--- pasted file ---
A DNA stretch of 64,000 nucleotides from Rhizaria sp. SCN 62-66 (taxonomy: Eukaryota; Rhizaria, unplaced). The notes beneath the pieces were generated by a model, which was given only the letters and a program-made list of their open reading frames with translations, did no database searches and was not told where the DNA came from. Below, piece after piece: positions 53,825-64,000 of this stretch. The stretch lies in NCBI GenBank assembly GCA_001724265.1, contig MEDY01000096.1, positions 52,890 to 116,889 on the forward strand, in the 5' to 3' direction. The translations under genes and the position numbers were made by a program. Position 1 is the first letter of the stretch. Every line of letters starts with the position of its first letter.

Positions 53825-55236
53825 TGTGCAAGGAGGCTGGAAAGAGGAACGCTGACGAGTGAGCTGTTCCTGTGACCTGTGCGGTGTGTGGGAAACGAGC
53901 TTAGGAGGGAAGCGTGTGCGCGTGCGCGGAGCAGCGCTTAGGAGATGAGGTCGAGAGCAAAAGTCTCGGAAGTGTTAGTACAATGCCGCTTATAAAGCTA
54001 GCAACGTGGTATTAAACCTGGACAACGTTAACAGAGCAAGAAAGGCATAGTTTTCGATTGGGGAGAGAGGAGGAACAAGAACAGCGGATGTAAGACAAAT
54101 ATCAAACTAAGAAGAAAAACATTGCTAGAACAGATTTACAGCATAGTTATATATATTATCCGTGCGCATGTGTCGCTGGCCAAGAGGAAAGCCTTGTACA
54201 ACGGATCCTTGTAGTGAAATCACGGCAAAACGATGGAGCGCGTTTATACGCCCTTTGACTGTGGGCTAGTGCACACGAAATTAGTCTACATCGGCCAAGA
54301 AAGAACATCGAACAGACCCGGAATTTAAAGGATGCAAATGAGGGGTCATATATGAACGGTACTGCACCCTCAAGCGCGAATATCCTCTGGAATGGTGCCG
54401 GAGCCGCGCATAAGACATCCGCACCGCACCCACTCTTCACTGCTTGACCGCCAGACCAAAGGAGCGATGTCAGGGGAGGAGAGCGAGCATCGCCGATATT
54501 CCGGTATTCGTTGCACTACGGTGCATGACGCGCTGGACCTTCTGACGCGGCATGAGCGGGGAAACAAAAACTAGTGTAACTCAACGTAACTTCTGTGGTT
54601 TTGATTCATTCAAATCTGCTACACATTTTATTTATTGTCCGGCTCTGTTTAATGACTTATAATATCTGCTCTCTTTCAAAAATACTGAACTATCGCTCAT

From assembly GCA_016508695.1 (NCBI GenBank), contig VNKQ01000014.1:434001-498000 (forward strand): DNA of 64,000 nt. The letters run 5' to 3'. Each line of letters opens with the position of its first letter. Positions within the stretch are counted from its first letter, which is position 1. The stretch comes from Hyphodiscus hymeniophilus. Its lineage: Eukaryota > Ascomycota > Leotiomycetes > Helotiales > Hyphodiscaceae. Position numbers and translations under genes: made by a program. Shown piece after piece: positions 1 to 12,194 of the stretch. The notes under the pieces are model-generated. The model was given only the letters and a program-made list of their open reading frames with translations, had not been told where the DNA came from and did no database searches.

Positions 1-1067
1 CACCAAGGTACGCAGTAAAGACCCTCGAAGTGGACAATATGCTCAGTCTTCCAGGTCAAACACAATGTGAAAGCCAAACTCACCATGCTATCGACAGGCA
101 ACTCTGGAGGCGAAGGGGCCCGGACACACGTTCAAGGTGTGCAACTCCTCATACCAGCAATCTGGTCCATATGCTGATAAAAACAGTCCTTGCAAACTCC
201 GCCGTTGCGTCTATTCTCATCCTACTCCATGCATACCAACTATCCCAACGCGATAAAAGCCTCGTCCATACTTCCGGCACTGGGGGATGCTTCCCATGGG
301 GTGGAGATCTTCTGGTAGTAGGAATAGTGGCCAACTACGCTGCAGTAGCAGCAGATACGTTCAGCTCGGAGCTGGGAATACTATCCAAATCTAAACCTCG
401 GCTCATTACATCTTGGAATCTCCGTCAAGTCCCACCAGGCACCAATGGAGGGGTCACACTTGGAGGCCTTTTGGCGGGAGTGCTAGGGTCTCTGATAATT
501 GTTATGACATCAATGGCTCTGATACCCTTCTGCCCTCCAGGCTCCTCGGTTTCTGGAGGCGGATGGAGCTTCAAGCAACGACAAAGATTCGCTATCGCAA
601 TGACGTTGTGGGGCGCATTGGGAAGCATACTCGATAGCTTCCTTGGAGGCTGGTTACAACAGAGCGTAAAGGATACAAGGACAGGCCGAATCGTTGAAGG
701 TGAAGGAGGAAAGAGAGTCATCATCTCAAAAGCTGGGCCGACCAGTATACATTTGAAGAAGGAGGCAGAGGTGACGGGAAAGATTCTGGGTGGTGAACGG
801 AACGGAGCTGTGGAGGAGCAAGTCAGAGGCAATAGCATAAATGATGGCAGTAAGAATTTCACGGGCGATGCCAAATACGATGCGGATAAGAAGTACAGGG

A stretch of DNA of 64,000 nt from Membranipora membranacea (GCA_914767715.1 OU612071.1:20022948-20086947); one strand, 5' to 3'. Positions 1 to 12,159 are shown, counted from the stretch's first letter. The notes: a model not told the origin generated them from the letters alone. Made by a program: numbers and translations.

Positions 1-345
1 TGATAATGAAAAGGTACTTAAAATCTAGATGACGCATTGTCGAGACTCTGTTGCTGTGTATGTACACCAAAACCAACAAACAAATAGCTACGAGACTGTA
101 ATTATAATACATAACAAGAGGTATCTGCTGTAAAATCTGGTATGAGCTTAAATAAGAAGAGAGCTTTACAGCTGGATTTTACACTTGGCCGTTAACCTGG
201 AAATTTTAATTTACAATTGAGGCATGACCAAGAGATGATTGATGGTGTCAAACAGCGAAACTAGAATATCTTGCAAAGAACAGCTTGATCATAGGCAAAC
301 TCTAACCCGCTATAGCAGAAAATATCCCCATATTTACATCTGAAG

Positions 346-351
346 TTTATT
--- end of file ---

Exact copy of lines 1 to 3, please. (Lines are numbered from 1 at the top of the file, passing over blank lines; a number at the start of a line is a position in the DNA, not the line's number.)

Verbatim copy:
A DNA stretch of 64,000 nucleotides from Rhizaria sp. SCN 62-66 (taxonomy: Eukaryota; Rhizaria, unplaced). The notes beneath the pieces were generated by a model, which was given only the letters and a program-made list of their open reading frames with translations, did no database searches and was not told where the DNA came from. Below, piece after piece: positions 53,825-64,000 of this stretch. The stretch lies in NCBI GenBank assembly GCA_001724265.1, contig MEDY01000096.1, positions 52,890 to 116,889 on the forward strand, in the 5' to 3' direction. The translations under genes and the position numbers were made by a program. Position 1 is the first letter of the stretch. Every line of letters starts with the position of its first letter.

Positions 53825-55236
53825 TGTGCAAGGAGGCTGGAAAGAGGAACGCTGACGAGTGAGCTGTTCCTGTGACCTGTGCGGTGTGTGGGAAACGAGC